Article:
Designated HitterOctober 14, 2005
Not a Prospect List
By Boyd Nation

Opening disclaimer: I love Baseball America. I've been a subscriber for years; I read it cover to cover when it comes in (OK, not really cover-to-cover, since the old media guys in the front put me to sleep, but you know what I mean); I've built a small shrine to it in my basement.

Nonetheless, Baseball America has been the source of one of the great evils of our time -- the prospect list. We all know why they do it, of course; people like lists, and they like feeling like insiders, so prospect lists move copies. There's nothing inherently wrong with that, but these lists need to be kept out of the hands of people who make actual decisions, because they're reversing the process. It's the result of what I've heard called The Halo Effect.

Let's look at a couple of players:

    Year 1   Year 2   Year 3
  League   Stats   League   Stats   League   Stats
A   California   .341/.414/.540   Southern   .252/.387/.514   PCL   .346/.433/.500
B   California   .302/.379/.527   PCL   .283/.329/.422   NL   .267/.321/.391

Now, there is an age factor here, as A was a year older than B in the years represented (although they're the same age in real life), but it's interesting how these tracks went, especially since they were both seasoned college players and not teenagers when they turned pro. A is Jon Knott, and Year 1 for him is 2002. Player B is Xavier Nady, and Year 1 for him was 2001. There is no reason in what's shown here that Nady should have been moved faster (or, since this isn't really about Nady, that Knott should have been moved slower). However, Nady was a second round draft choice who had been on every prospect list on the planet, while Knott was an undrafted free agent no one had ever heard of, so not only did Nady move faster up the ladder, he spent another year in San Diego in 2005 while Knott wandered in the wilderness of the PCL again. The Halo Effect does its damage, and prospect lists are one of the root causes of that.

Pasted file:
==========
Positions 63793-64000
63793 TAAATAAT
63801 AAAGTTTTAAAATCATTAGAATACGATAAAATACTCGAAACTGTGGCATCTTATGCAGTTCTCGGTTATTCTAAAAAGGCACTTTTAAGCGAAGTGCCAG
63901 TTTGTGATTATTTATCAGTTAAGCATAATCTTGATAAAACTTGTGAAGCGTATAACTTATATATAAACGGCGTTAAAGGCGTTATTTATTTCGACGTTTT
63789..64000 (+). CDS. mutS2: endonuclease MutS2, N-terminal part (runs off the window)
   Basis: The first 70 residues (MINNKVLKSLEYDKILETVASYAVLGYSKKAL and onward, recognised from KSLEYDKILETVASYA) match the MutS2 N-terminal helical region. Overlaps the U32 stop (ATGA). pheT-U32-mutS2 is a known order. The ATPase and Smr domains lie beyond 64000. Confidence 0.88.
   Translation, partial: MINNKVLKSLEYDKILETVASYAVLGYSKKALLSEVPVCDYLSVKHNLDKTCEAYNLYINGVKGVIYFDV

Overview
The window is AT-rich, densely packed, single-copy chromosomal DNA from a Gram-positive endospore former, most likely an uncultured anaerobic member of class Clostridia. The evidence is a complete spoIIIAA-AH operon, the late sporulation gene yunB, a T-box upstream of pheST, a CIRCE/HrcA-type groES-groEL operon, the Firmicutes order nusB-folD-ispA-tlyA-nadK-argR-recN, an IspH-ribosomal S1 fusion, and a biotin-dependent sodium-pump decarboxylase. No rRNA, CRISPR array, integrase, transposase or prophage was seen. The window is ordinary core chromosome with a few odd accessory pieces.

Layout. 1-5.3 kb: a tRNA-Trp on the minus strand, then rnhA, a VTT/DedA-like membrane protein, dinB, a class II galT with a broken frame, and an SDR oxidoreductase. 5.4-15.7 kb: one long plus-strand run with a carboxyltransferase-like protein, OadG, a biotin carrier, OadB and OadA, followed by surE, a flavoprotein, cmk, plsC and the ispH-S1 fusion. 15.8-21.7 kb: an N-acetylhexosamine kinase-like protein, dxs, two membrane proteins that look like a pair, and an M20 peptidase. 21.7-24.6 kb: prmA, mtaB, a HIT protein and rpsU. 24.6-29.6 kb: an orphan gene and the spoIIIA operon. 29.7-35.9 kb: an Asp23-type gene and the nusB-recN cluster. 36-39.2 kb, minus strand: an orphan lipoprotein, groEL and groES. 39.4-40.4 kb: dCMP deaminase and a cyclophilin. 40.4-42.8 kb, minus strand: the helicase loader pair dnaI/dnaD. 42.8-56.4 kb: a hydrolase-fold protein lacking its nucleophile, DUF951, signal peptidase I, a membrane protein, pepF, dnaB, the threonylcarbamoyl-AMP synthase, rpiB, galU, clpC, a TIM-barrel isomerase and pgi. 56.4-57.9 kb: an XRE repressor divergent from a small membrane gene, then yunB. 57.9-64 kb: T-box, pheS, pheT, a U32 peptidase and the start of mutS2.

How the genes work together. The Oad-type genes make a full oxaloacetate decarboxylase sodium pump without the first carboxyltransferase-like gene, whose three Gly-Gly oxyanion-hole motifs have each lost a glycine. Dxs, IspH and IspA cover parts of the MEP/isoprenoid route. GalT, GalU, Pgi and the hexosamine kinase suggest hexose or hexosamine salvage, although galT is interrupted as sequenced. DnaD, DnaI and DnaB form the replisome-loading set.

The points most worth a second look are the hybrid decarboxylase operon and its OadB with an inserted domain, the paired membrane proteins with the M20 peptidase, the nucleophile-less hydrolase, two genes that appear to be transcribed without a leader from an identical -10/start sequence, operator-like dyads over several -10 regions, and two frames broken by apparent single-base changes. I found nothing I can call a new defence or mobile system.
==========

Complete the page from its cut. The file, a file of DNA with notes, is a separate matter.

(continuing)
All of this is a long prelude to what could, if you don't look closely, be mistaken for a prospect list. There is a difference, but feel free to laugh at my inconsistency for a moment if you wish. What follows is actually what the decision makers should be looking at, or at least a variant of it; it's a performance list. What follows is the list of the top performances by my favorite evaluation measures for college players by last year's sophomore class. The difference in this and a prospect list is that I haven't talked to anyone, much less a scout, I've never seen most of these guys, and the next time I use the word "toolsy" will be the first.

First, the hitters. These guys are ranked by AOPS (adjusted OPS), a stat of mine which takes traditional OPS and adjusts them for park factor and strength of schedule faced.

Team   Name   OBP   SLG   OPS   AOPS
Florida   Matt Laporta   .438   .698   1.136   1.257